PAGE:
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COLOGNE, Germany — As investors circle European TV group ProSiebenSat.1, the bride upped her asking price with better-than-expected year-end figures.
ProSieben doubled its net profits in 2010 to $434 million (€312.7 million) while sales jumped 8.7 percent to $4.2 billion (€3 billion).
The bulk of the growth came in the company’s core German free TV business, which saw revenue up nearly 10 percent and operating profits surge 38 percent to $875 million (€631 million). In comparison, earnings from diversification — a catch-all category that includes online, VOD, pay TV, radio and print revenues — were up just 4.4 percent and operating profits 13.8 percent stronger at $127 million (€91.5 million).
Germany’s ad market, battered by the financial collapse two years ago, has come roaring back and the country’s old media giants — ProSieben, RTL, Axel Springer — have been reaping the rewards. ProSieben stock has more than doubled over the past year, further fueling speculation that KKR and Permira, the private equity groups that control 88 percent of the company’s voting shares, will cash out this year, selling the company on to industry and institutional investors and/or floating their stake on the market. KKR and Permira are expected to make their move by the end of this year.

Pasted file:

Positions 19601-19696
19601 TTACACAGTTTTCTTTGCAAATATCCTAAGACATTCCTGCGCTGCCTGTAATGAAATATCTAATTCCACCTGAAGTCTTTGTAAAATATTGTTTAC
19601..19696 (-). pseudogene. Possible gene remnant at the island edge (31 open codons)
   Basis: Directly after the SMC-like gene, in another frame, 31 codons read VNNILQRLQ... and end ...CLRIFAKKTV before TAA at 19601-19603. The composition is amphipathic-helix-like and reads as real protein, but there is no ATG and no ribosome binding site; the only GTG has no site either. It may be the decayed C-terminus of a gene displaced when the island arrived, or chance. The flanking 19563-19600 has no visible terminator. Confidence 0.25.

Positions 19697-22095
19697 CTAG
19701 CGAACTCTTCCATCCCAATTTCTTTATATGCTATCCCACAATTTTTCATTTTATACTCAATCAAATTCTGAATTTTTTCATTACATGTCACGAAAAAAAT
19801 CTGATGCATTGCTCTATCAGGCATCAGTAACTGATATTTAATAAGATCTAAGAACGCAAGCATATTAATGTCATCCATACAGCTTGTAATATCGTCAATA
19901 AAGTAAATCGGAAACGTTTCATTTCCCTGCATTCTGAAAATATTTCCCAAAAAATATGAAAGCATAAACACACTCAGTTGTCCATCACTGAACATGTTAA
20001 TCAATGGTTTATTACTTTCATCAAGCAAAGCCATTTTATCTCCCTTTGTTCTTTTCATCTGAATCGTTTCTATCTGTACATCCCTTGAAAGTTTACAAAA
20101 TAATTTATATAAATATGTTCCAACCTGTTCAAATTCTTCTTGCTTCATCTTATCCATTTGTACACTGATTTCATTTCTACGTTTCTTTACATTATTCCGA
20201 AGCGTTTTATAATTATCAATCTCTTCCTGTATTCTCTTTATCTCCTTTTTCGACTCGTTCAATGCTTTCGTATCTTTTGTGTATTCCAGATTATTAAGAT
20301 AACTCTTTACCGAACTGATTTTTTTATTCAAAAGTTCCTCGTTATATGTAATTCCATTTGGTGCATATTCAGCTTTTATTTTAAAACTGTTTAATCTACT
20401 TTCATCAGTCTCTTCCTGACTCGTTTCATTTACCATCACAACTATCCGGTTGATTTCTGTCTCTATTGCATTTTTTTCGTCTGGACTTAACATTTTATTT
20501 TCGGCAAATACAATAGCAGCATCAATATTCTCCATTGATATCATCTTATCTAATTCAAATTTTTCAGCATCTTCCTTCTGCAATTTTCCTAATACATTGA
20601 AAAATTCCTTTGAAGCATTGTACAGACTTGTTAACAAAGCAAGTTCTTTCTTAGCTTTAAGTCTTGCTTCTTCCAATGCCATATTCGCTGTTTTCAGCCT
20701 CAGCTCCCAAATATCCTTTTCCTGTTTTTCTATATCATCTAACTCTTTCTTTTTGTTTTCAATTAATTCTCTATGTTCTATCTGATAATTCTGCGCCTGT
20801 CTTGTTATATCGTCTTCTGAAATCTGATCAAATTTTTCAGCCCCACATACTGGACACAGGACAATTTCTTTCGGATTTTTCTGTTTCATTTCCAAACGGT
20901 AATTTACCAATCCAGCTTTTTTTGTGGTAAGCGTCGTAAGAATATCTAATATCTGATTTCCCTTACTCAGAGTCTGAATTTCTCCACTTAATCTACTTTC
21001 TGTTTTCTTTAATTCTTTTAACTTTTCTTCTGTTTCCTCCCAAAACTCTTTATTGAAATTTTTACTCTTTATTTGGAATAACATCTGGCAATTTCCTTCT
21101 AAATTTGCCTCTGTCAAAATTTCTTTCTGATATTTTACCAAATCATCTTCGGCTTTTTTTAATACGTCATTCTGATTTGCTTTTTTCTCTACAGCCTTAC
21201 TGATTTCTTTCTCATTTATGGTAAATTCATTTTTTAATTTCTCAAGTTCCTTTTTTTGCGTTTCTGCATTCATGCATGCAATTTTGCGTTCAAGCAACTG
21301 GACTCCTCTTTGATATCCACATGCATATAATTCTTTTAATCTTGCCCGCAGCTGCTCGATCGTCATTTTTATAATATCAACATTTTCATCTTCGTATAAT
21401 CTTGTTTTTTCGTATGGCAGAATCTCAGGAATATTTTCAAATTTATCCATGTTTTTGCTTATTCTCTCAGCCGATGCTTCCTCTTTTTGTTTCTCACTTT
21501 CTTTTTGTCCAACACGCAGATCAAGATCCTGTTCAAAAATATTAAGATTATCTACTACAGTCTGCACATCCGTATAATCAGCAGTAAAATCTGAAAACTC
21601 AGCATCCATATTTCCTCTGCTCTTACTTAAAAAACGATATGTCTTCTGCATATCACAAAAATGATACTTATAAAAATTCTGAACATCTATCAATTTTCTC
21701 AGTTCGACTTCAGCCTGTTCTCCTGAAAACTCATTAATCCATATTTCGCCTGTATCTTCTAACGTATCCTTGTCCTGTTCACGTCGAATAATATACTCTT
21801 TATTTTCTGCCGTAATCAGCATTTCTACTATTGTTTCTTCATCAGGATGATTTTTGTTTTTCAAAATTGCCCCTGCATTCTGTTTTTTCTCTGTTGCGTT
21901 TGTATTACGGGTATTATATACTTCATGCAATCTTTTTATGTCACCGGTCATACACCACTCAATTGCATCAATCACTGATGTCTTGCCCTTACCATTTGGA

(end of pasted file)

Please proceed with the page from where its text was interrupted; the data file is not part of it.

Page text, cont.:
Publishing giant Springer, which yesterday announced record earnings of its own, is thought to be eying a significant minority share in ProSieben – perhaps up to 25 percent of the company. Perennial suitor News Corp. could also be a contender.
When KKR and Permira took over ProSieben in 2007, their strategy was to make the German giant a European powerhouse by combining it with pan-European group SBS Broadcasting, which KKR and Permira also controlled. ProSieben paid $4.4 billion (€3.3 billion) for SBS, a figure many saw as far too high.
Four years later, ProSieben is looking to dump most of its SBS assets – SBS channels in Benelux and Scandinavia are expected to go on the block in the coming months.
The ProSiebenSat.1 group that will go on sale this year will look a lot like the one KKR and Permira bought in 2007 – a German free TV giant with a few international assets and a growing, though still secondary, online business.
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